Booker Remains “Super Snub” for All-Star Game


Every year, there is always a snub or two in both conferences when it comes to the NBA all-star selections. That’s totally understandable given the nature of things. There are just twelve spots in each conference to recognize excellence. The thirteenth or fourteenth guy in either conference is still going to be incredibly good. And he is going to be usually pretty close in his credentials to the eleventh or twelfth guy, eliciting all kinds of arguments in favor of him making the all-star roster. This is usually called an all-star snub. But for Devin Booker, the term snub doesn’t do this justice. Booker is a super snub.

The Case for Devin Booker

Devin Booker is the eighth-highest scorer in the league averaging 26.9 points per game on 50.7% shooting from the field and 36.6% from three. He is also averaging 6.3 assists and 4.2 rebounds per game. Numbers wise, there is really no excuse to leave him out of the Western All-Star team. Twitter has been flooded with support for his candidacy.



Just look at the names in the tweet above and you will see that Booker not only deserved an All-Star berth in 2020, he may actually be cooking up something historic. Even other stars in the association had a hard time digesting this:

Wins and Losses

The only argument against Devin Booker is that his team didn’t win enough. The Suns are 21-31– not good. They have had an up-and-down season, but are still just five games behind the eighth seed. The Suns have also won more games than last year already. Booker is the clear leader of this team that’s moving in the right direction. This is not the Hawks or the Warriors who are pretty comfortable with where they are in their franchise journey. They are focused and bullish about their future and don’t care about their record this year.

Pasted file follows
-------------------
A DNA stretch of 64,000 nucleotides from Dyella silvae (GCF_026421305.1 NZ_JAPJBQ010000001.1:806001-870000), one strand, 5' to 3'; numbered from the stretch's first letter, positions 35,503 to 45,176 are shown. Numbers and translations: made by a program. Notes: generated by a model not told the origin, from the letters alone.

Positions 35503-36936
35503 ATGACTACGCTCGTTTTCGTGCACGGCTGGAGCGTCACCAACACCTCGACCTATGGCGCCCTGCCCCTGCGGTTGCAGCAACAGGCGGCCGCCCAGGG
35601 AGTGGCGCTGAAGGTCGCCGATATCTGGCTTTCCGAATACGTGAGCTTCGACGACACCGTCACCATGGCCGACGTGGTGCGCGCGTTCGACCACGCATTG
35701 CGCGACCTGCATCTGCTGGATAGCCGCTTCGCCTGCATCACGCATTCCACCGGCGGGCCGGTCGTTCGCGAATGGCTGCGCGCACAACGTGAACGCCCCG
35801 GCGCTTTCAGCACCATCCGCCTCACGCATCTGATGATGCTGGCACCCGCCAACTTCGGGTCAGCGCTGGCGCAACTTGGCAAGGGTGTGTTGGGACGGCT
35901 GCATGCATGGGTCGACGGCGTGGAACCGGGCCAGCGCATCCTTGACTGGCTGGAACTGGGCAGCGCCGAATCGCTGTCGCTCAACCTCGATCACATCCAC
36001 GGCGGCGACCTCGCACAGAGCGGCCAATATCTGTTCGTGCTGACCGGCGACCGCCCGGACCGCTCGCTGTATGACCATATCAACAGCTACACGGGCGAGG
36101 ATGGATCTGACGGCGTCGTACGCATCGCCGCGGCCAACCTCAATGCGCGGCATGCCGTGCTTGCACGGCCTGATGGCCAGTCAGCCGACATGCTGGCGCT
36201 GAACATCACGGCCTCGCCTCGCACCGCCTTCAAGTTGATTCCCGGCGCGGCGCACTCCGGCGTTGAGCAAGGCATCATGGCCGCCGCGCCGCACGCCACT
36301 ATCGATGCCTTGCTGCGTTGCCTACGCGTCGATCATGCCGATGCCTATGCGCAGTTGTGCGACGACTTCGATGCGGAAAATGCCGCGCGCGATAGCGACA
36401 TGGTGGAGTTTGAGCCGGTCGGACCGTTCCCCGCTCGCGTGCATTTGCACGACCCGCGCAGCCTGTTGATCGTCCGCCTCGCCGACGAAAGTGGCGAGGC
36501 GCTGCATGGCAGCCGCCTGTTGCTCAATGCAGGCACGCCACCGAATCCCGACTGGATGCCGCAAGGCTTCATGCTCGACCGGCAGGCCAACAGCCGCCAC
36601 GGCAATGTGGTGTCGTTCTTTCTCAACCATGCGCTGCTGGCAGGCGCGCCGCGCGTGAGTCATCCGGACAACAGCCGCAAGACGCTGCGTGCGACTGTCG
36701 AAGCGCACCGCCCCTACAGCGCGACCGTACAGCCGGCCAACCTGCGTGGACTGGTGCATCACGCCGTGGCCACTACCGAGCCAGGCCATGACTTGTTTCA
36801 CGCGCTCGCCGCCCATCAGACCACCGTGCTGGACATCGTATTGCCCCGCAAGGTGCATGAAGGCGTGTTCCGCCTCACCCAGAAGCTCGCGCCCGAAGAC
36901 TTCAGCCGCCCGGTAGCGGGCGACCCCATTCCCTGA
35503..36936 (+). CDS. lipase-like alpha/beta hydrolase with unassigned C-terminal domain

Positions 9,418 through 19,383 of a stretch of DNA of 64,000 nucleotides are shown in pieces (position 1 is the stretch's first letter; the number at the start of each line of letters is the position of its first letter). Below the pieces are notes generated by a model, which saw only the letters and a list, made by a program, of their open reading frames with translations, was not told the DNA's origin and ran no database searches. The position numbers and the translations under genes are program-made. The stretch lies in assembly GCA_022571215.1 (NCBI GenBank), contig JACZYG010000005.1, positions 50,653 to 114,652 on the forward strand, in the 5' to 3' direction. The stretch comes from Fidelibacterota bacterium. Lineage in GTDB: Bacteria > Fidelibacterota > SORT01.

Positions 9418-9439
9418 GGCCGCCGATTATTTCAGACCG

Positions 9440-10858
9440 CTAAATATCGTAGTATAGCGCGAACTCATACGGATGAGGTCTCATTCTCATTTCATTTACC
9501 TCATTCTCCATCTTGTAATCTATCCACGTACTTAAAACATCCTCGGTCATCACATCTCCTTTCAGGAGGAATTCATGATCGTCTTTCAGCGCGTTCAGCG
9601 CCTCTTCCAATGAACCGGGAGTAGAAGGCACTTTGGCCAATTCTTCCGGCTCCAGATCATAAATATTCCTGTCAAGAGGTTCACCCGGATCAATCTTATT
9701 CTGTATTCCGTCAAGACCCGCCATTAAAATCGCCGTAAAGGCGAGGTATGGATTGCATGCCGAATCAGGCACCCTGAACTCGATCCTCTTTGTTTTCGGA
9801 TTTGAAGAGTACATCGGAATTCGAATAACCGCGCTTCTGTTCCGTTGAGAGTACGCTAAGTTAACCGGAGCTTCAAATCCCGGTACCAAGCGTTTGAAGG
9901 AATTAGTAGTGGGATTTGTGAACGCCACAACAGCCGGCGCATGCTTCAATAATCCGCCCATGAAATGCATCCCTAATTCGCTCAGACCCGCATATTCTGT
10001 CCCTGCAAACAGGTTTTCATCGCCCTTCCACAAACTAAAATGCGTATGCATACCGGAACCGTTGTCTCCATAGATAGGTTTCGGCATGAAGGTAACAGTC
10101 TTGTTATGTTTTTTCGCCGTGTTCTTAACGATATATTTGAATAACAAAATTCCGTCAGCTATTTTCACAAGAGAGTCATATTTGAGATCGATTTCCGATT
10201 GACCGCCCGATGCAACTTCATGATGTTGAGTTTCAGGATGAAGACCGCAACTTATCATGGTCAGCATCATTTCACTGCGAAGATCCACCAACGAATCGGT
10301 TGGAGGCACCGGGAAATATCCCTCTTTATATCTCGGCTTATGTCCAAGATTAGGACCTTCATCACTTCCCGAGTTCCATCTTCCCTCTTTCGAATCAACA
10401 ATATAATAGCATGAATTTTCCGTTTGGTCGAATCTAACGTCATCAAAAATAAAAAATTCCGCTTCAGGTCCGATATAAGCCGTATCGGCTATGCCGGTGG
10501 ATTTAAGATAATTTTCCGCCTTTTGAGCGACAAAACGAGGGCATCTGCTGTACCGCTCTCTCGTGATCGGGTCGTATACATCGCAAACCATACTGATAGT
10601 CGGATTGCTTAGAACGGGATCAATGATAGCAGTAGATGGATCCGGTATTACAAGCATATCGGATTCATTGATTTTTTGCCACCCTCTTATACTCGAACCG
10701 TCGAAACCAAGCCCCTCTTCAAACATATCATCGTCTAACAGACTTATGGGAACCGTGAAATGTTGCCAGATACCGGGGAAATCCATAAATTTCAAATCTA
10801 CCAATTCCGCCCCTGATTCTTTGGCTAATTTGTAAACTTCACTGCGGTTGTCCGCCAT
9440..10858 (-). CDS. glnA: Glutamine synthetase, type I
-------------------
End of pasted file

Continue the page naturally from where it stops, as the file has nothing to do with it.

Phoenix wants to win now and make it to the playoffs this year. There is a level of pressure that comes with it, and Booker has been carrying all of that load with aplomb. I understand winning is more important than anything else, but we also need to look at it in context. Basketball is still a team sport and you can’t punish Booker for all of the franchise’s failures. There is a limit and threshold for ignoring raw numbers in favor of wins and losses and Devin Booker’s numbers are way beyond that. Plus, the entire win-loss argument falls in its face when you look at the All-Star rosters and see Brandon Ingram also at 21-31 and Trae Young at 14-39 representing their conferences.

Difficult Choices

I am not saying Trae’s selection was right or wrong, but it would be wrong according to the folks saying win-loss record trumps everything else. Let’s go with that for argument sake. The excuse for that choice then is, the starters are voted in by the fans and hence you can’t blame the league or the coaches for Trae’s selection. I don’t buy that argument either. It’a an All-Star team. You can’t have a completely orthogonal and different criteria for the top five and the next seven selections. Figure out a way to make the criteria at least somewhat homogeneous. If you are going to let the fans pick the starters and if they disproportionately care about numbers or star power or celebrity or whatever, then let’s try and factor that in while selecting the reserves too.